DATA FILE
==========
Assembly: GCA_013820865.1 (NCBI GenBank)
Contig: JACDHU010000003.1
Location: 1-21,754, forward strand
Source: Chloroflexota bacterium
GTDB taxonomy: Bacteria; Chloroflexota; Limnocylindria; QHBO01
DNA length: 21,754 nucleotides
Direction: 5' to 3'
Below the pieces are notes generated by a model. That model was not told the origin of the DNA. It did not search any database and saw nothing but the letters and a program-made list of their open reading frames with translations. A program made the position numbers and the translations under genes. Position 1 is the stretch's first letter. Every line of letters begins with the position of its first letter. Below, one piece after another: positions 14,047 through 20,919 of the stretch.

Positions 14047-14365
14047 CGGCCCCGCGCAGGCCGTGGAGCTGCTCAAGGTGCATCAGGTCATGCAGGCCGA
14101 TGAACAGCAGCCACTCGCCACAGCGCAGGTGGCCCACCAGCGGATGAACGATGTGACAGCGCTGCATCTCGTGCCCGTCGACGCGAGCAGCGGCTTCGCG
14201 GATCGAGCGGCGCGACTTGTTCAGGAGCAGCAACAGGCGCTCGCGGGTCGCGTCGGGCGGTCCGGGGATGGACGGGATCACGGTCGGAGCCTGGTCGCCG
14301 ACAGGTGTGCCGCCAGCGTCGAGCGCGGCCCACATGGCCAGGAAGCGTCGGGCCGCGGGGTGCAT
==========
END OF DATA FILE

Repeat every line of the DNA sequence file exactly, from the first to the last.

Assembly: GCA_013820865.1 (NCBI GenBank)
Contig: JACDHU010000003.1
Location: 1-21,754, forward strand
Source: Chloroflexota bacterium
GTDB taxonomy: Bacteria; Chloroflexota; Limnocylindria; QHBO01
DNA length: 21,754 nucleotides
Direction: 5' to 3'
Below the pieces are notes generated by a model. That model was not told the origin of the DNA. It did not search any database and saw nothing but the letters and a program-made list of their open reading frames with translations. A program made the position numbers and the translations under genes. Position 1 is the stretch's first letter. Every line of letters begins with the position of its first letter. Below, one piece after another: positions 14,047 through 20,919 of the stretch.

Positions 14047-14365
14047 CGGCCCCGCGCAGGCCGTGGAGCTGCTCAAGGTGCATCAGGTCATGCAGGCCGA
14101 TGAACAGCAGCCACTCGCCACAGCGCAGGTGGCCCACCAGCGGATGAACGATGTGACAGCGCTGCATCTCGTGCCCGTCGACGCGAGCAGCGGCTTCGCG
14201 GATCGAGCGGCGCGACTTGTTCAGGAGCAGCAACAGGCGCTCGCGGGTCGCGTCGGGCGGTCCGGGGATGGACGGGATCACGGTCGGAGCCTGGTCGCCG
14301 ACAGGTGTGCCGCCAGCGTCGAGCGCGGCCCACATGGCCAGGAAGCGTCGGGCCGCGGGGTGCAT